Appealing an Aetna Long-Term Disability Denial
Insurance companies are supposed to provide you with protection during times of illness or injury. Unfortunately, that isn't always the case. Big insurance companies like Aetna are especially skilled at denying or delaying disability claims. If you received an Aetna long-term disability denial, don't give up. An Ocala FL LTD lawyer may be able to help.
How Insurance Companies Make Money
You may assume that insurance companies make the majority of their profits from premiums paid by policyholders. Think again. Insurance companies frequently invest the premiums which make even more money for them. The amount that insurance companies pay in claims is a drop in the bucket compared to the money they earn.
Aetna collects about $30 billion dollars from insurance premiums in a single year. In order to hold on to as much of these dollars as possible for as long as possible, Aetna often delays processing claims or denies legitimate claims. In some cases, they may terminate your policy in an attempt to avoid paying.
Understanding Your Aetna Long-Term Disability Policy
The purpose of long-term disability insurance is to provide the disabled individual at least a portion of his or her income when they cannot work due to accident or illness. One way Aetna avoids paying legitimate claims is by including numerous limitations in their policies. Here are a few.
- Excluding certain illnesses or injuries covered under your plan
- Requiring policyholders to satisfy an elimination period, meaning you have to miss a specific number of days from work before your disability insurance begins
- Using your age at the time of your disability to limit the amount of time you are covered
- Requiring you to go through rehabilitation to try and get you back to work
- Considering the amount of other income to reduce your disability benefit
Limited Disability Benefits for Mental Illness or Substance Abuse
If your disability is due to a mental illness or a substance abuse issue, Aetna routinely limits the amount of time you can receive long-term disability benefits after 24 months. There are two possible outcomes:
- If you are an inpatient and your stay will last less than 30 days after the 24 month time period, your disability benefits will stop when you leave the facility.
- If you are an inpatient and your stay will last 30 days or more, your disability benefits will continue for 90 days after you leave the facility.
Aetna's Additional Exclusion Groups
There are certain circumstances under which Aetna will not provide long-term disability benefits regardless of your health.
- If you are in jail or another type of correctional facility as the result of a criminal act or an attempted criminal act
- Injuries or illnesses due to insurrection, rebellion, a riot or civil commotion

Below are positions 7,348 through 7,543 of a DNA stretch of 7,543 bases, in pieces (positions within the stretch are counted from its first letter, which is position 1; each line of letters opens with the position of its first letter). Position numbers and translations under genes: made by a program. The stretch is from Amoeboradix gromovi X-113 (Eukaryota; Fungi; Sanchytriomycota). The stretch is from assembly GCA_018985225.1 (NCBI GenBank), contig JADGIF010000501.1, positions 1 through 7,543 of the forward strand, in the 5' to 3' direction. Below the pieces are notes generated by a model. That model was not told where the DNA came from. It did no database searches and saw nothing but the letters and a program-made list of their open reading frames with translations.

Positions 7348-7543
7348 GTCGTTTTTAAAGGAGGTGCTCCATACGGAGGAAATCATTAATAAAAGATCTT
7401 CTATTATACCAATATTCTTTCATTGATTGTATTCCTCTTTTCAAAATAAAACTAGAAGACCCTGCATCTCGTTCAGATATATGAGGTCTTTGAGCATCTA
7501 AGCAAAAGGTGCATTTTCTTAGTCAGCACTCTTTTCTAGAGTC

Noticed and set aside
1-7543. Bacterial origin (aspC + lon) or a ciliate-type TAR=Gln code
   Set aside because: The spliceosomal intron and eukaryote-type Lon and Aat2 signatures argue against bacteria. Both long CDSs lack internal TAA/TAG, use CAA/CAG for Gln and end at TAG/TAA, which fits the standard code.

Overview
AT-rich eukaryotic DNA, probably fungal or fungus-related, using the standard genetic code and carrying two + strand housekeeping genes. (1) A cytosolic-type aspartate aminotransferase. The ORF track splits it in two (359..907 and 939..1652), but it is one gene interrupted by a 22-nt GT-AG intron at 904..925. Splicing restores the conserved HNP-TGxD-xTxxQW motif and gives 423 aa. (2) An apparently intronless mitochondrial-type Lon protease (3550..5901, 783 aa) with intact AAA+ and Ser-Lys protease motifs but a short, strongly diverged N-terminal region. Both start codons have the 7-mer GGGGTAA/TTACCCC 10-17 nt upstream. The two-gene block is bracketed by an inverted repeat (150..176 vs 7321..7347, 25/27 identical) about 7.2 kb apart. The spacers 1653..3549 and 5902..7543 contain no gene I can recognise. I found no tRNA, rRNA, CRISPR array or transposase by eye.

- Intentional, self-inflicted injuries, even if there is an underlying mental health issue
- Disability due to war or an act of war
- A DUI accident in which you were the driver
As always, check your policy for exclusion and limitations because they vary depending on your plan.
After the Denial Letter
If you received a denial letter from Aetna, don't be afraid to act. Insurance companies count on you not putting up a fight. When insurance companies look for ways to deny a legitimate claim it isn't just unfair, it's an unlawful act of bad faith.
In addition to denying legitimate claims, other bad faith practices include delaying claims processing for long periods of time, asking for paperwork you've already submitted, offering you an amount that's less than you are entitled to, or terminating your policy.
An experienced disability appeal lawyer can help you fight these tactics and submit a strong appeal case. You typically have 180 days from the date you receive the notice to file an appeal. Your policy may give you a shorter time, so check the notice carefully as soon as you receive it.
What to Do If Your Appeal Is Denied
If you were unsuccessful in the appeals process, there is one more place you can turn to for help. You can file a complaint with ERISA. ERISA stands for the Employee Retirement Income Security Act of 1974. The act is designed to protect individuals by setting standards for most retirement and health plans. Aetna could be subject to liability if they are not in compliance with ERISA standards.
Appeal an Aetna Long-Term Disability Denial With the Help of an LTD Attorney
Our Ocala FL LTD attorneys can advocate for you in the event you receive an Aetna long-term disability denial or if you file a complaint with ERISA. Contact CJ Henry Law Firm PLLC today to learn more about how we can help.